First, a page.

She is there for you. During the last two weeks of pregnancy(39th week and 40th week) your doula is on call. This means that she is available for you around the clock.

If you have any questions, feel unwell or go into labor, simply call her and she will be with you as soon as possible.

The Doula: Your Personal Support

Your hospital bag for the birth is packed, you are in labor, and now you call your doula. Together you drive to the hospital. Your doula does not leave your side. She will support you exactly as you need it.

And now it doesn’t matter what you discussed during the pregnancy. Your doula will make sure that you are always well, that you feel comfortable and that you get rid of any insecurities.

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She will also respond to your wishes spontaneously. Do you feel like climbing stairs in early labor? Your doula will climb stairs with you. And it doesn’t matter how many kilometers and how many meters of altitude you climb – your doula stays with you.

Hours of back massages are as much a part of the job description as hand-holding and motivation. Your doula will reassure you again and again how well you are doing and strengthen you mentally.

In the delivery room, the midwives and doctors in the hospital have to end their shifts, change shifts and take breaks. But this does not exist for your doula.

Once you go to the hospital with your hospital bag for the birth, the doula stays with you.

Even if you struggle for 30 hours or more, your doula is by your side. She strengthens you and helps you to get through the birth as comfortably and confidently as possible.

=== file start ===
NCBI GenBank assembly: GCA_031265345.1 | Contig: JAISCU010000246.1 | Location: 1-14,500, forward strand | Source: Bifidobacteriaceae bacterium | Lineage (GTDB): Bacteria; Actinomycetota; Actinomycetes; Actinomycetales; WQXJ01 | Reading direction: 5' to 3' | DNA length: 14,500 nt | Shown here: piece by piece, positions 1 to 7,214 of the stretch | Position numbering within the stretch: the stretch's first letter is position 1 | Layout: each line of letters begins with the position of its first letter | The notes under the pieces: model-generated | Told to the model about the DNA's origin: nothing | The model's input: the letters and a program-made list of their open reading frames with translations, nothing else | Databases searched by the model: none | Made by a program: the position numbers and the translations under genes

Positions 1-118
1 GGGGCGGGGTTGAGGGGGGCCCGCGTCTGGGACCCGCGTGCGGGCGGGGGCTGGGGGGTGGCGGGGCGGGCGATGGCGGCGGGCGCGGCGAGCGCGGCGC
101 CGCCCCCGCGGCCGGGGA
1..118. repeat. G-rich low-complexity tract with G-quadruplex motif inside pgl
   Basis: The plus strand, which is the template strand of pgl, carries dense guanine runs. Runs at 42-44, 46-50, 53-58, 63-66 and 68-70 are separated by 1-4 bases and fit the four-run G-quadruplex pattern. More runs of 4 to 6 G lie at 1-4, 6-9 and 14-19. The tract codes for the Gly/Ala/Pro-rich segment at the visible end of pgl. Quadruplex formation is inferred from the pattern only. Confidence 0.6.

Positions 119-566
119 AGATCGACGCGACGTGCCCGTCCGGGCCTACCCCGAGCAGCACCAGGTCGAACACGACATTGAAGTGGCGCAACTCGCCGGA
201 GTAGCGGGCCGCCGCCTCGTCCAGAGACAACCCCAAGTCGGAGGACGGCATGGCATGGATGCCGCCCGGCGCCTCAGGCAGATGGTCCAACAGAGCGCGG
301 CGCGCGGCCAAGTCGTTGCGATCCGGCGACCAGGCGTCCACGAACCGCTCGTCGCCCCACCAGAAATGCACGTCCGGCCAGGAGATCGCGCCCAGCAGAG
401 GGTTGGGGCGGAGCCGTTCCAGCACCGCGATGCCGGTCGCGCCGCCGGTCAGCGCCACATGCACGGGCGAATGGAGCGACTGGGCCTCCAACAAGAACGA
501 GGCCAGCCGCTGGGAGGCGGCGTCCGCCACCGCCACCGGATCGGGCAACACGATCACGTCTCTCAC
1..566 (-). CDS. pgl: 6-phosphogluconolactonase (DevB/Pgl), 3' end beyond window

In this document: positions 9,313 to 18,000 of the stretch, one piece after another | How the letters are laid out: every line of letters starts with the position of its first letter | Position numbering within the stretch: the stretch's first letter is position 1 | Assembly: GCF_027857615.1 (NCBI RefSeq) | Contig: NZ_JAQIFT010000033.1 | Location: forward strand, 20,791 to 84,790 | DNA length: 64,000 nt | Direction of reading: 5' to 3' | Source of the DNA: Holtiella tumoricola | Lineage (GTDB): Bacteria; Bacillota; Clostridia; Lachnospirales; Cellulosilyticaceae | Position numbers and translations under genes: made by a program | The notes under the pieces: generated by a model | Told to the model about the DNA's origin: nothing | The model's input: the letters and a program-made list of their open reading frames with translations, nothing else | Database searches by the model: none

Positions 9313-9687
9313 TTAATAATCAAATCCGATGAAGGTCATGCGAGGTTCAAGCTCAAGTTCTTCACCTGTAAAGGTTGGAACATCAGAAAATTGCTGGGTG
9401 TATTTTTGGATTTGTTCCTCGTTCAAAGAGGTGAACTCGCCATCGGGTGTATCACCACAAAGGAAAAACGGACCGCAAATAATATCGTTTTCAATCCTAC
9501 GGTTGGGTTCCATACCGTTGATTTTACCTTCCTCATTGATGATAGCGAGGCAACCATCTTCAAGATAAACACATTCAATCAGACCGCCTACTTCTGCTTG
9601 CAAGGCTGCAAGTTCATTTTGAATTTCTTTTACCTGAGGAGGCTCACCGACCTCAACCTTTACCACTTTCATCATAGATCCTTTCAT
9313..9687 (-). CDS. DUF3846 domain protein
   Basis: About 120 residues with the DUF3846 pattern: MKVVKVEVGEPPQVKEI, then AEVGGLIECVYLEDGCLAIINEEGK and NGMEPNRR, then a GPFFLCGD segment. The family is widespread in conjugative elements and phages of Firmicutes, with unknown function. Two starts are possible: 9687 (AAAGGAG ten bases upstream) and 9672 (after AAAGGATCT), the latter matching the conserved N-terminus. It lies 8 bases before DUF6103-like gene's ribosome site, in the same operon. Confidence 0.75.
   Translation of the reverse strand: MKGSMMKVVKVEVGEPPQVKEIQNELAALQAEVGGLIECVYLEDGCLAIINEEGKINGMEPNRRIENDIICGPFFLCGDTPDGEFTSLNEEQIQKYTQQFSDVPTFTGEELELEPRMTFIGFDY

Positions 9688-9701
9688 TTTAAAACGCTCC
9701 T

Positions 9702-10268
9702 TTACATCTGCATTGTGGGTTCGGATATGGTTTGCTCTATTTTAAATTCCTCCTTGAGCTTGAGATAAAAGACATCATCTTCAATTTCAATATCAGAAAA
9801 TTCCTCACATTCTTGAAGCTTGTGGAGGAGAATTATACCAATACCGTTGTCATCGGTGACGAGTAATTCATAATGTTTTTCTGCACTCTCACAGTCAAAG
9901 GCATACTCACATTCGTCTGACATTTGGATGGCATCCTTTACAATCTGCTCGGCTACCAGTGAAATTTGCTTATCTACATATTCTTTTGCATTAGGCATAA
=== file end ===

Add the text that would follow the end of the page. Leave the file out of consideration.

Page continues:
But the service is not over when your child is born. Your doula will also take care of you during the postpartum period. She will unpack your hospital bag from the birth at home, if necessary. She will also be at your side during the first days with your child at home.

Because the on-call duty applies again then. And of course, your doula will talk to you about the birth. You may have questions, feel insecure, or be overwhelmed by the experience (and the pain you may have endured).

Your doula will work through all of this with you. She will help you fill in gaps in your memory, if necessary. She will also be there for you in the postpartum period until you have physically and mentally process the birth experience.

Birth Support By A Doula Comes With Costs

Doula is a profession that requires training. It is not free. And of course, the women who work as doulas do not accompany other women on a volunteer basis. It’s not a job you do on the side.

Because a birth sometimes takes a long time, and being on call makes it impossible to have another job. Doulas are full-time doulas by vocation.

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You can expect to pay between 400 and 1,000 euros for a doula to accompany you. The health insurance companies do not cover these costs.

For women in need and single mothers, there is the possibility to register with an association in which doulas are professionally organized. The DiD (Doulas in Germany), for example, has possibilities to organize the assumption of costs.

Does A Birth Have To Take Place In A Hospital?

A doula not only accompanies births in the hospital but also in the birth center or at home. You decide where your child will be born. The doula is there for you and strengthens you. However, she does not replace a midwife.

A doula has no medical training and is not allowed to accompany a birth alone. Only a midwife is allowed to do that. Not even doctors are allowed to do this – they have to consult a midwife.